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The Uncommon Life

This Just In-spiration: Meet Kimberly Hall

August 3, 2015

Our makers never fail to motivate us, encourage our creativity, and fill us with inspiration. So, when a new design enters our assortment, we’re always excited to learn more about the person behind the product.

What gets an artist going and keeps them creating is certainly worth sharing, and every great connection starts with a simple introduction. Meet Kimberly Hall, the artist behind the There Are Always Flowers Print.

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When did you know you wanted to be an artist?
It took me a long time to think of myself as an artist. I have had a very varied career with lots of different titles, and it wasn’t until recently that I realized that having a kind of crazy career was really because I had the point of view of an artist.

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What was the most exciting thing about becoming a professional artist?
This year I think it will be showing my print and pattern work in Paris this fall! I love how I never quite know where this path will lead…I love the surprises, the wonderful ones and even the losses are still so exciting.

What does your typical day in the studio look like?

They always seem to be a little different. I have two daughters and I usually drop them off at school in the morning which is the only real consistent part of my day. After that it could be anything from research & collecting inspiration for a job, or working on the continually growing collection of patterns I show twice a year at Premiere Vision Designs in New York, or prepping to teach a class in either fashion or illustration. I love to meet other freelance and artist friends for a coffee during the day and hear what people are up to. Philly has a great sense of community that I love.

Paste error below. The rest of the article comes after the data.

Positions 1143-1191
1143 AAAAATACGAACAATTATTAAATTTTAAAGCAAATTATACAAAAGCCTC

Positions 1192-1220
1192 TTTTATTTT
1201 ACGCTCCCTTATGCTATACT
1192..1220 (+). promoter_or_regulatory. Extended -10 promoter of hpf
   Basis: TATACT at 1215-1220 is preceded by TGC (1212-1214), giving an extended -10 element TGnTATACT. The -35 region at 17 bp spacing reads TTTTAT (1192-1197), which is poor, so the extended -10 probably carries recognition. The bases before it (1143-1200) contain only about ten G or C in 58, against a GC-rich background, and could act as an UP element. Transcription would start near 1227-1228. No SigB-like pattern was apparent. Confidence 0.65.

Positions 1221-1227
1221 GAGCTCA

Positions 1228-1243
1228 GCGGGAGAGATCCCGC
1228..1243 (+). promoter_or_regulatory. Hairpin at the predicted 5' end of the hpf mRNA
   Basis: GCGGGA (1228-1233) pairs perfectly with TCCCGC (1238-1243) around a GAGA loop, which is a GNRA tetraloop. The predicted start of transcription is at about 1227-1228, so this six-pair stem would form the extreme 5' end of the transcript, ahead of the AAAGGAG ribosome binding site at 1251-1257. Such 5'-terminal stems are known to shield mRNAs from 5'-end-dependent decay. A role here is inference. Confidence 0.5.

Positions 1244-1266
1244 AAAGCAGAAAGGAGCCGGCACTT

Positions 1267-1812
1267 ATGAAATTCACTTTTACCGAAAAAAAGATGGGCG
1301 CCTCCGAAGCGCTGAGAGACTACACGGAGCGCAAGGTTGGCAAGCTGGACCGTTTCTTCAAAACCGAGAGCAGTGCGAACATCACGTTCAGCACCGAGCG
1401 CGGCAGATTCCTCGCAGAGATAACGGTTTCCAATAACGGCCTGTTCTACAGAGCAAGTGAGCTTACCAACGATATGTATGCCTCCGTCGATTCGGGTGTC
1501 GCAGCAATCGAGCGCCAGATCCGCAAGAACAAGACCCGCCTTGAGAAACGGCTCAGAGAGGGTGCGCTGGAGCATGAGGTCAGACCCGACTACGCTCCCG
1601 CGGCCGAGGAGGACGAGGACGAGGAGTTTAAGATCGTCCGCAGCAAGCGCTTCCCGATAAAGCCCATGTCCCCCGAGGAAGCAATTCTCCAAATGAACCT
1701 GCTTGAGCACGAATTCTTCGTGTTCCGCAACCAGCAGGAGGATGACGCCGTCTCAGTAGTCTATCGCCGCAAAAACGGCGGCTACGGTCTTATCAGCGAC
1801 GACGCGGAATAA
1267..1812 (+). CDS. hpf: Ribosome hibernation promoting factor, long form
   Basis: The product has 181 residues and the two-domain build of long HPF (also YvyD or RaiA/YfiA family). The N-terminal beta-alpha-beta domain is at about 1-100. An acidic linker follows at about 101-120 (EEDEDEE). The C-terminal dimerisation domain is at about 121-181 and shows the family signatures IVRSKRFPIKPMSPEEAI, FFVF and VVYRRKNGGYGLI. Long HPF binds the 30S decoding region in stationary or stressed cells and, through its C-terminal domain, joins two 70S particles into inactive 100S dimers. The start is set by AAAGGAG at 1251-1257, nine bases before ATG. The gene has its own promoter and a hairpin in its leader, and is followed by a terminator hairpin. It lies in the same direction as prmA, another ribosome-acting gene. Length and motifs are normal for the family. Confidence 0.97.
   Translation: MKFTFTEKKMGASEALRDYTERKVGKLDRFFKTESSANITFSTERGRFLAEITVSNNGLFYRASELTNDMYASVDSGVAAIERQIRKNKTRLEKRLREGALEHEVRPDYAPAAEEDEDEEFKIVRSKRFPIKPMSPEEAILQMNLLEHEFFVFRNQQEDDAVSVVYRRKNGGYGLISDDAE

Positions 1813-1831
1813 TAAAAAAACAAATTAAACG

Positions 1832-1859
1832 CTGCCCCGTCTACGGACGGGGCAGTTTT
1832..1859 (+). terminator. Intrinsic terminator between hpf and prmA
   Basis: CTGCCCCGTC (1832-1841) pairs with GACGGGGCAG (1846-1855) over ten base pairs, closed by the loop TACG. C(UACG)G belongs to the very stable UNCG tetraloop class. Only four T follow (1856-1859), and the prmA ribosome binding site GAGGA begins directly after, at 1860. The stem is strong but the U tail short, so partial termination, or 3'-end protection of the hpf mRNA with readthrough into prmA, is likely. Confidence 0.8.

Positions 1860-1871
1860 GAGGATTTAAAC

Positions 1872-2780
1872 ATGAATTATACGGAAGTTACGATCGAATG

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Is there a trinket, talisman, or other inspirational object you keep near? If so, what is it and what does it mean to you?
I have a lot of trinkets and talismans! I love to draw them… right now I’m starting a series on my blog where I post many of the interesting postcards I have collected over the years. It’s something I always pick up wherever I go. Check them out here>>

Imagine you just showed your work to a kindergartner for the first time. What do you think they would say?
I have a kindergartner and she ALWAYS has an opinion when she sees my work!! Her favorite is one of my postcards that says “Join Our Club”, she likes to hand it out to friends and get people in the Nottene club!

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What quote or mantra keeps you motivated?
I always think of the Voltaire quote “I have decided to be happy because it’s good for my health.” I illustrated it for Design Milk last year & you can see it on my site. It reminds me that being happy is a state of mind I can put myself in… and it’s good for me to do that!

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What are your most essential tools?
Hands, mind, and heart. Everything else is cake!

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The Uncommon Life

Instagram Challenge: BRUNCH

July 29, 2015

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The next Instagram Challenge theme is BRUNCH. As the August heat creeps and the season winds down, the best way to spend a lazy Sunday is undoubtedly to sit outside in the shade at your favorite brunch spot over eggs benedict, coffee, and a mimosa — or tucked away in bed with a tray of delicious food to pass that ‘not quite breakfast, not quite lunch’ time. Whether it’s more on the breakfast end of things or late enough to be lunch, we want to see what you’re brunching on this summer. While sharing your best shots of the weekend’s best meal, be sure to use the hashtag #UGInstafun for a chance to win a $50 gift card. Visit here to see the entries we’ve received so far.

Congratulations to @yichinglin for topping off our Farmers Markets Instagram Challenge with this sensational shot of a succulent sugarplum!

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Maker Stories

This Just In-spiration: Meet Shandi & Casey McConnell

July 27, 2015

Our makers never fail to motivate us, encourage our creativity, and fill us with inspiration. So, when a new design enters our assortment, we’re always excited to learn more about the people behind the product.